Galindo did not object to the conditions in the trial court, it is clear that each of the  



                                                                                                                                               

conditions raises obvious concerns - either because the record is plainly deficient to  



                                         25  

                                                                                                                                                               

                                             or because there are obviously less restrictive alternatives to the  

support the condition, 



      21     (...continued)  



(unpublished).  



      22    Ranstead, 421 P.3d at 23.  



      23     Glasgow v. State, 355 P.3d 597, 600 (Alaska App. 2015); see also Simants v. State,  



         

329 P.3d 1033, 1038-39 (Alaska App. 2014); Diorec v. State, 295 P.3d 409, 412 (Alaska  

App. 2013).  



      24    Peratrovich v. State, 903 P.2d 1071, 1079 (Alaska App. 1995); see also Dawson v.  

                                                                                           

State, 894 P.2d 672, 680-81 (Alaska App. 1995).  



      25     See, e.g., Hauge v. State, 2019 WL 4464683, at *5 (Alaska App. Sept. 18, 2019)  



(unpublished) (directing the trial court to reconsider a probation condition that precluded the  

                                                                                                                           

defendant from possessing a firearm, even in the absence of any objection, because the  

record was "plainly devoid" of any support for the condition in that case).  



                                                                             -  8 -                                                                        2690
  


----------------------- Page 9-----------------------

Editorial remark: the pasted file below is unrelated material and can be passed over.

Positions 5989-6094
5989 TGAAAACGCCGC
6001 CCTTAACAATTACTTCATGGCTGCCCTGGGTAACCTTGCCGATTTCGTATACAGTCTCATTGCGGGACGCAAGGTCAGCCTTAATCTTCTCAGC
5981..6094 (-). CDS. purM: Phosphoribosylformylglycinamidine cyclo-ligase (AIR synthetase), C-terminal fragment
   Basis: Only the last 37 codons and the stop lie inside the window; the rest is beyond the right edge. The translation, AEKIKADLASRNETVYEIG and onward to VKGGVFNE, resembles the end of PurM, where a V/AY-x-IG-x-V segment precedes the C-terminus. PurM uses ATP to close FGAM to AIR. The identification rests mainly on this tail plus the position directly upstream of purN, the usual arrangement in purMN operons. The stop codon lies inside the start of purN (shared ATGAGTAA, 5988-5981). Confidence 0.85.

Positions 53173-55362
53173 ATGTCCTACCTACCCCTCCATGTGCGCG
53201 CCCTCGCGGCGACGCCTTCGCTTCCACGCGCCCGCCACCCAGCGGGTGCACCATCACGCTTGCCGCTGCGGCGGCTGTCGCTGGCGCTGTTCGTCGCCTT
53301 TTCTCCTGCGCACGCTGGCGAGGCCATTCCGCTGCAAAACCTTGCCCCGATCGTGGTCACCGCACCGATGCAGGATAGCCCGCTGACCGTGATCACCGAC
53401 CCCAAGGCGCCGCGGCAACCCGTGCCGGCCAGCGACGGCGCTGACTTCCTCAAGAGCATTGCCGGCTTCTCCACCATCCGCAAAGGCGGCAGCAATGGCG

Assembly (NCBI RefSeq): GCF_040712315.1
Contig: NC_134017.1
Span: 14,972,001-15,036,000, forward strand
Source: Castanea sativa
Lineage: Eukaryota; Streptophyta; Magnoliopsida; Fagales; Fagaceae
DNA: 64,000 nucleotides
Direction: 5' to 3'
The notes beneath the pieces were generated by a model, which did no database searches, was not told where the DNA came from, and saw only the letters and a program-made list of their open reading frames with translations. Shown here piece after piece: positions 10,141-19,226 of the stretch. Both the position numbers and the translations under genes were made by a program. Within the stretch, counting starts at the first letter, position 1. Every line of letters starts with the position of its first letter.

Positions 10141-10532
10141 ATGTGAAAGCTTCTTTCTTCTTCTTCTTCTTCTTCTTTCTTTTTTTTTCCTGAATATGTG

26  

challenged condition.                                               We therefore remand for reconsideration of all four of the                                                                                                         



conditions.   



                                     Special Condition No. 3                                               :    This probation condition requires Galindo to                                                                               



actively participate in Department of Corrections-approved programming as directed by                                                                                                                                                     



his probation officer and abide by all conditions of the treatment program, which may   



include    plethysmograph    assessment.       Galindo    challenges    the    inclusion    of    the  



plethysmograph assessment, arguing that the use of such an invasive test implicates